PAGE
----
Beautifully engraved certificate from the Grand Canyon Railway Company
issued in 1902. This historic document was printed by the American Banknote Company and has an
ornate border around it with a vignette of train crossing a bridge. This item has the signatures of the Company’s President and Secretary, and is over 106 years old. Punch cancelled.
In 1901, the Atchison, Topeka and Santa Fe Railway completed a branch line from Williams to Grand Canyon Village at the South Rim. The first scheduled train to carry paying passengers of the Grand Canyon Railway arrived from Williams on September 17 of that year. The 64–mile (103–kilometer) long trip cost $3.95, and naturalist John Muir later commended the railroad for its limited environmental impact. To accommodate travelers, the Santa Fe designed and built the El Tovar Hotel, located just 20 feet (6 meters) from the Canyon Rim. El Tovar opened its doors in January 1905.
Competition with the automobile forced the Santa Fe to cease operation of the Grand Canyon Railway in July 1968 (only three passengers were on the last run), although Santa Fe continued to use the tracks for freight until 1974. After 1974, the tracks were abandoned and many track side buildings were razed.
Plans by entertainer Arthur Godfrey to bring the railway back to life in 1977 fell through. In addition, two other companies attempted to resurrect the line in 1980 and 1984, with each attempt helping to maintain interest in preserving the line and saving it from scrapping.
A group photo of passengers from the first run of the Grand Canyon Railway in 1901.In 1988, the line was bought by a Phoenix, Arizona, couple, Max and Thelma Biegert. The railway was restored and in 1989 began operations as a separate company, independent of the Santa Fe. The first run of the restored railroad was on September 17, 1989, commemorating the September 17 debut of the original railroad.
The railroad carries hundreds of passengers to and from the Canyon every day, totaling about 240,000 passengers in 2006. The restored Santa Fe Railway Station in Williams now serves the Grand Canyon Railway, and is also home to a small railroad museum. The Grand Canyon Depot, owned by the National Park Service, remains the northern terminus for passengers of the line.
During the summer, the railroad operates steam locomotives, but otherwise uses reconditioned 1950s vintage diesel locomotives (ALCO-MLW FPA4s) for the remainder of the season. Passengers ride in restored 1920s vintage Harriman coaches and new 1950s climate controlled coaches. The railroad adds to the Old West experience by having actors dressed as bandits stage a mock train robbery during the return trip from the Grand Canyon to Williams. During the winter season (November - January), the line runs The Polar Express from Williams to the 'North Pole', a station about 10 miles (20 km) north of town. In 2005, this winter service carried 65,000 passengers.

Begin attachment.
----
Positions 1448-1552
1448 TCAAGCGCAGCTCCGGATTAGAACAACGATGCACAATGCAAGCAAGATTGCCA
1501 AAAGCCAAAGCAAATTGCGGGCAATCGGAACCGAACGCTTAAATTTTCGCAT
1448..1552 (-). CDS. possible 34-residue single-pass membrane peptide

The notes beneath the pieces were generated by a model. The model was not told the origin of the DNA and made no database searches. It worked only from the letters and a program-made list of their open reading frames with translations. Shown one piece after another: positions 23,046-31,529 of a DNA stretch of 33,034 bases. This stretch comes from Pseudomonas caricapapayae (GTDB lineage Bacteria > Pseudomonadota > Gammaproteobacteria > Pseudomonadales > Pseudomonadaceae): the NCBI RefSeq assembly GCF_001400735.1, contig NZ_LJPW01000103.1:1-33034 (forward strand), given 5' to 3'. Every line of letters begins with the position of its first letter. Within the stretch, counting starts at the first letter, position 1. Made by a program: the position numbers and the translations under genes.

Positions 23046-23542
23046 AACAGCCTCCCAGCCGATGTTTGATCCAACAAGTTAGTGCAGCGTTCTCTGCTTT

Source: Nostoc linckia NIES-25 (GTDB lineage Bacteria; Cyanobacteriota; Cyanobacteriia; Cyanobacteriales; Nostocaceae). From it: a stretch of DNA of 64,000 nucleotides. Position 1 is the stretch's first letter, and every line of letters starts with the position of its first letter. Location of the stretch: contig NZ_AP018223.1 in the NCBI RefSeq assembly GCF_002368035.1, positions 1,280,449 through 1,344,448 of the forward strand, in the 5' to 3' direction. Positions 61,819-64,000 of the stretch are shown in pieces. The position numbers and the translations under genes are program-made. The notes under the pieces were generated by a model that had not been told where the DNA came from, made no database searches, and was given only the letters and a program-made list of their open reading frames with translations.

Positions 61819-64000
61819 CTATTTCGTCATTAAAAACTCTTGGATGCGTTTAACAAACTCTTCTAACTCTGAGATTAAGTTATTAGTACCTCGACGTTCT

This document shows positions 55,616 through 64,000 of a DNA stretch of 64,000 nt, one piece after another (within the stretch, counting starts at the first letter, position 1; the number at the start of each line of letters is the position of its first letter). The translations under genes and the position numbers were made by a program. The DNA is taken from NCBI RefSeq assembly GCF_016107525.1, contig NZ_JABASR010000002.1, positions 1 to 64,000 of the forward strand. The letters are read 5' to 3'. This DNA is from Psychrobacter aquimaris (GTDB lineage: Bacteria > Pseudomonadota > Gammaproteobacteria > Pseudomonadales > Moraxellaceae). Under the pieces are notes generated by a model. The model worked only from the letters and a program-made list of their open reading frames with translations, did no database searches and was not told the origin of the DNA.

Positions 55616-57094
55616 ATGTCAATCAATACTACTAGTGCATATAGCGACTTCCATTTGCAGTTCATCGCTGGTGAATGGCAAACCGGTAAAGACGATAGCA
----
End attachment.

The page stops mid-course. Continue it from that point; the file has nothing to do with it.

In February 2006, the Grand Canyon Railway announced that it had established a new logo that unifies all of the operating divisions of the company. The new 'glyph' style "G" herald harkens to the native American petroglyphs common in Northern Arizona. As of June 2007, the logo only seems to be applied to merchandise, signs, and official company letterhead, as several cars have come into service or been repainted while retaining the "drumhead" logo on the sides. Even freshly painted locomotives MLW FA-4 #6793 and steam locomotive # 4960 have retained the old logo.
Diesel locomotive at sunset, in Williams, ArizonaIn March 2006, owners Max & Thelma Biegert announced to the media that they were placing the railroad and its associated restaurants, hotels and amenities up for sale. The combined properties have an annual revenue of nearly $40 million. The Biegerts are seeking a new buyer/operator with a possible theme park background, which will ensure that the railroad, hotels, RV park, restaurants (and a possible new amusement park in Williams) will continue to be operated as one entity.
On September 21, 2006, it was announced that Xanterra Parks & Resorts of Denver, CO, had submitted the winning bid (for an undisclosed sum) and was selected as the new owner for the Grand Canyon Railway. Xanterra is the current operator of the Grand Canyon National Park's hotel, restaurant and store concessions, as well as National Park Service concessions of many other national parks throughout the nation. Xanterra is the corporate name and identity for what was originally known as 'The Fred Harvey Company', a legendary company with restaurant, hotel and service ties to the Atchison, Topeka & Santa Fe Railway as far back as the 1876.
Xanterra said that it intends to keep all 480 of the Railway's current employees, and plans on focusing on growing the business and increasing the coordination between the Railway and Xanterra's other services in the Grand Canyon National Park's South Rim. In the press release, the Railway and Xanterra reported over 225,000 passengers and over $38 million in revenue in calendar year 2005. The purchase of the GCR includes all of the Railway's assets, land, depots, hotels, RV park, rolling stock, shops and linear pieces of land along the 65-mile (105 km) line. The Biegert family's 480-acre (1.9 km˛) ranch near Gonzales Lake in north Williams was not included in the sale to Xanterra.
History from Wikipedia and OldCompanyResearch.com (old stock certificate research service).